Artist To Watch: Hazel English
Like any flailing twenty-something, Oakland-based Australian Hazel English feels an anxiety-inducing lack of control. The kind you feel when relocating over 12,000 miles across the globe, knowing all but no one in your new home. The “out of control” that exists when building a music career in foreign territory, relying on musicians you meet at local shows to help get your footing. You can put your best self forward and hope for the best, but the universe will ultimately decide if what you want becomes reality. (As someone who recently moved far away from home for the first time, I know this firsthand). On her upcoming debut EP Never Going Home, produced by Day Wave’s Jackson Phillips, English croons softly over hazy guitars and synths about accepting life’s uncertainty and the powerlessness we feel over the way it plays out.
English, 25, studied abroad in the Bay Area, then moved permanently after realizing it felt like home. From Sydney originally, she studied creative writing in Melbourne before hunkering down in the states, which she wrote about in title track “Never Going Home.” “Don’t wait up for me/ I’m not leaving,” she sings at the end of each chorus, insisting to me that this doesn’t come from a dislike of Australia, but a deep sense of belonging in her new digs.
“When I wrote the song I was thinking about how I was likening California to a crush,” English says. “The feeling of excitement and nervousness you get is almost the same thing.”
Though English comes clean about her struggles on the EP, she documents her learning as well. “It’s Not Real” sees her analyzing her perfectionist ways, trying to counteract them with advice to herself. “I try to recreate the image/ In my head it’s all I see/ But the flaws are all that’s left.” English says the song is a reminder that perfection isn’t real. It’s just another pointless mode of trying to control everything. “All our lives/ We just keep searching/ For what does not exist/ When will I be willing to finally admit/ It’s not real.”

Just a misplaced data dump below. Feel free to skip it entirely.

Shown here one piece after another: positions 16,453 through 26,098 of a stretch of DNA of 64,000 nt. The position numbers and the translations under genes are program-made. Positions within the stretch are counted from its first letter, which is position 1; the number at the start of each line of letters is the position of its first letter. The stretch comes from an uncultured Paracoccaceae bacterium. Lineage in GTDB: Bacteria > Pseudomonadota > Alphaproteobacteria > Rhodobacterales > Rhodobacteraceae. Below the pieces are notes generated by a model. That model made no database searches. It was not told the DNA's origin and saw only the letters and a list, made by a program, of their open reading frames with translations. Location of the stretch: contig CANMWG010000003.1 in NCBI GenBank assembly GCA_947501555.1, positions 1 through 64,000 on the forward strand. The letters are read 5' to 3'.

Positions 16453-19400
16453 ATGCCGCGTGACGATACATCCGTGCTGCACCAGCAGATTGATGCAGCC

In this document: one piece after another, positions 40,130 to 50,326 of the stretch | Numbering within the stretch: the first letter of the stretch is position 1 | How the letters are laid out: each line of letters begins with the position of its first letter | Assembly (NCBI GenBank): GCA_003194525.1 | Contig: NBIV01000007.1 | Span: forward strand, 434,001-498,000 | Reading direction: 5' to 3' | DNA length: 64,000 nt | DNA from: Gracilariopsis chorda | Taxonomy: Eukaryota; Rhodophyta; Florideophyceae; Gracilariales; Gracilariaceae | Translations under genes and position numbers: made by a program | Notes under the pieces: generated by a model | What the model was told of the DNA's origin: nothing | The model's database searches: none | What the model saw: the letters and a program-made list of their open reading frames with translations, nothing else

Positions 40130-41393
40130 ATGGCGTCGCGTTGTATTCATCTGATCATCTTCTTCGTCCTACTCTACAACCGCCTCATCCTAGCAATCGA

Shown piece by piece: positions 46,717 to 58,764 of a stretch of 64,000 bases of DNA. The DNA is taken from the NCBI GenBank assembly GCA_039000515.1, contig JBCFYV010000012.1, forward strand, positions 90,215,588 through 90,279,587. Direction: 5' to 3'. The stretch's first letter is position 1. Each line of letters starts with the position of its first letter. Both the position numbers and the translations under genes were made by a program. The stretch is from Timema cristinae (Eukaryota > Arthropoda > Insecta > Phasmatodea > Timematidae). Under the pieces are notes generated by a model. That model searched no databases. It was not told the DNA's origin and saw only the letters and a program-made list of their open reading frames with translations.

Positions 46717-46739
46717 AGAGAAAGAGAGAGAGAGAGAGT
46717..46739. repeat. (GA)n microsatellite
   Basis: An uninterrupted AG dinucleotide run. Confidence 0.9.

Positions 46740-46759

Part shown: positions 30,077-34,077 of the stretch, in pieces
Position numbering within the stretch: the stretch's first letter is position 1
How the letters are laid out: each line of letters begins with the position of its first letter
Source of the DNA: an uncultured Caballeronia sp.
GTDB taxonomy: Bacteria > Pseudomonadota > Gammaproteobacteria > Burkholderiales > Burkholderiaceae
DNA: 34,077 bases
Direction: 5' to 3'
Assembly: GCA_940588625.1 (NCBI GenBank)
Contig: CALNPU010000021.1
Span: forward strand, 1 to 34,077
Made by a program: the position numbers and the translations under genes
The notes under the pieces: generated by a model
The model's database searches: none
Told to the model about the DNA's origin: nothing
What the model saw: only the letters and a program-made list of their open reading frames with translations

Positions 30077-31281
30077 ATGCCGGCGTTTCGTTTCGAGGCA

On “Make It Better” — the video for which we’re premiering today — she grapples with wanting two different things at the same time. “I want to be seen/ Yet I want to be invisible/ I want everything/ Yet I want nothing at all.” It’s the time-old tale of not really knowing what you want, but now, English has accepted this discomfort with poise.
“I’m starting to realize that life is not that binary and that there’s a lot more grey area. Life isn’t just black and white,” she says. “At the end of the day, it’s okay to be unsure. You don’t have to take a path and stick to it. You can deviate. You can try something and realize it’s not for you.”
There’s a striking contrast between English’s lyrical subject matter and her musical style. I associate stress and confusion with chaos, but for the most part, Never Going Home feels like a day at the beach. It’s breezy, comforting, and sun-kissed — save for the truth-repressing “I’m Fine,” which sounds like a page right out of Waxahatchee’s melancholy book, plus some synth. Never Going Home is far from chaotic, and English isn’t whining — she’s glowing with every note.
It’s a musical triumph to capture two opposite feelings in one release, especially your first. What English has accomplished here feels like a musical representation of her epiphany that life isn’t so one-or-the-other. A listener can choose to tune out the lyrics and vibe out (don’t act like you don’t do this), feeling only English’s calming voice, or give a closer listen and read into her deepest worries. A third option is to tune into both worlds — the most realistic way of experiencing both music and life. Rarely are we blissed out on only the good or exclusively dragged down by the bad. Most days, we experience both sides of the spectrum simultaneously, an exhausting phenomenon that’s Never Going Home to a tee. It’s out of her control, and ours.
English’s desire for control isn’t without growth, though. In her turmoil, she’s realized the beauty of improvisation and going with the flow. In the process of writing and recording Never Going Home, she would occasionally write lyrics on the spot or discover a favorable guitar part by playing a wrong note on accident. “It made me feel a little out of control, but it was really liberating,” she says. It’s the artist moving past their fears, conquering the same things they wrote about loathing.
“Make It Better” and “Control” are out today via Canvasclub in North America. The Never Going Home EP is out on vinyl in the UK via Marathon/House Anxiety.